Skip to content

Tail starting to wag the dog in U.S.

In Morgan Hill, Calif., yesterday, five Live Oak High School students were sent home for wearing T-shirts featuring American flags. Administrators ruled the shirts “incendiary.”

Excuse me? You can’t wear the American flag in America? No. Not in that school, not on May 5th, not on Cinco de Mayo.

“They said we could wear it on any other day, but today is sensitive to Mexican-Americans because it’s supposed to be their holiday so we were not allowed to wear it today,” explained one of the T-shirt wearers.

“I think they should apologize cause it is a Mexican Heritage Day,” said a Mexican-American student. “We don’t deserve to be get disrespected like that. We wouldn’t do that on Fourth of July.”

Disrespected!? That girl and anyone who thinks like her needs a serious attitude adjustment. Hers is precisely the attitude that’s fueling anti-immigration sentiment in America today. She’s an American (presumably) in America. She was accorded the ultimate respect the day she was born or became an American, with all the inherent rights and privileges. (Her parents and teachers should have taught her that long before now.) She is given respect and recognition when Americans from all backgrounds celebrate Cinco de Mayo. Her heritage and culture is respected every bit as much as any other in America. But Irish-Americans don’t object to American flags on St. Patrick’s Day, nor French-Americans on Bastille Day, nor Canadian-Americans on Canada Day, nor African-Americans during Kwanzaa.

The school administrators made a really bad call in the “political correctness” department. Whether in the classroom or by example, they should be teaching civics and what it means to be an American. They should be teaching tolerance, patriotism, history, and respect for the American flag. Doing so should not include removing American flags in deference to a vocal minority with a distorted sense of where their loyalties lie.

If Mexican-Americans, or any other hyphenated Americans, genuinely feel they are being disrespected, put down, belittled, insulted, or offended in any way by a display of this nation’s flag, then they should seriously reconsider their country of residence. They’ll never be happy here.

In America we respect, remember, and celebrate our cultural diversity, but we are, first and foremost, Americans.


  1. Well, I’m just insulted. You forgot Italian-Americans on Columbus Day. Oh, wait, offensive to Native Americans. *rolls eyes*

    You know, I’m pretty liberal. Progressive, even. Celebrate diversity. Enjoy multiculturalism. Be a citizen of the world. But that kid needs to go back to Mexico if it’s that important to her.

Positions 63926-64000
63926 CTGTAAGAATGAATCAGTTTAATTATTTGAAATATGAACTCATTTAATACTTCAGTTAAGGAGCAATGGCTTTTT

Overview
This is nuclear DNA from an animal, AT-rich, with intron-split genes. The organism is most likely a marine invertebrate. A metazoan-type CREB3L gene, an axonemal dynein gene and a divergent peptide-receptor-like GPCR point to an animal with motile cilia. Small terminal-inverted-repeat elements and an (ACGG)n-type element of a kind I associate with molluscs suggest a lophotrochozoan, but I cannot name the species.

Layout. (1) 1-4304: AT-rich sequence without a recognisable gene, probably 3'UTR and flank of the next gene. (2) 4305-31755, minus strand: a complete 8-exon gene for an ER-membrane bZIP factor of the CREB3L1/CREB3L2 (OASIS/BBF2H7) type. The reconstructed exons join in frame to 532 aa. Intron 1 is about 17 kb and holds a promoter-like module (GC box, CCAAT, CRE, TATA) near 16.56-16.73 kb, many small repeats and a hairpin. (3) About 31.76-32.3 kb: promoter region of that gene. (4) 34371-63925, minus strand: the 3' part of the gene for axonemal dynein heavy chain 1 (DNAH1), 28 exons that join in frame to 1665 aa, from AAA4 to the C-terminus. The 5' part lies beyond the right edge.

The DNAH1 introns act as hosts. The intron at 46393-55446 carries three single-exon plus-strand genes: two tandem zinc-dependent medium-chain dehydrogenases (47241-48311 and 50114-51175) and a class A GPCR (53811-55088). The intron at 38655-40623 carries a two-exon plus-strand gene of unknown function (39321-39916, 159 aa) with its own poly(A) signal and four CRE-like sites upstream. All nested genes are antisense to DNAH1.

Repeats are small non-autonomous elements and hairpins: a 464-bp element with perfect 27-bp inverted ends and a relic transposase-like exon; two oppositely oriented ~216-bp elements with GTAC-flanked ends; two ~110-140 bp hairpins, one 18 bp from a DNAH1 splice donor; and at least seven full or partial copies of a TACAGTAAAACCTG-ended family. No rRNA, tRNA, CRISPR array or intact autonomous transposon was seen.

Actually, I had Italian-Americans and Columbus Day in one of my drafts. But the paragraph got so ridiculously long (Vietnamese-Americans and Tet, British-Americans and Boxing Day, Swedish-Americans and St. Lucy’s Day, etc.) that I had to make some cuts. Sorry ’bout that. You’ll get top billing next time.

    Yes, that girl really ticked me off. Could you tell?

  2. I just can’t help thing there’s more to this story than meets the eye here. I can’t imagine this scenario playing out the way it was decribed. Then again… who knows. I started a bit of debate on my facebook page about this subject when I mentioned that I was impressed with the Pheonix Suns statement on Tuesday night when they wore the ‘Los Suns” jerseys. Like so many polarizing issues, the middle ground, i.e. reasonable, is getting paved over by racists on one side, lunatics on the other.
    I’d go read what you said, but I closed my FB account recently. I can’t imagine what the Suns could have said that made those jerseys okay in such a a volatile, polarized environment. Personally, I think sports teams should stick to sports.

    I dunno if I’m a racist or a lunatic or somewhere in between. I’ve always thought it was reasonable to expect people to obey the law and treat each other with respect. But then, I’m terribly old-fashioned …

  3. Pingback: We are not Borg |

"Nothing is more dangerous than ignorance and intolerance armed with power." ~ Voltaire

Fill in your details below or click an icon to log in: Logo

You are commenting using your account. Log Out /  Change )

Google photo

You are commenting using your Google account. Log Out /  Change )

Twitter picture

You are commenting using your Twitter account. Log Out /  Change )

Facebook photo

You are commenting using your Facebook account. Log Out /  Change )

Connecting to %s

%d bloggers like this: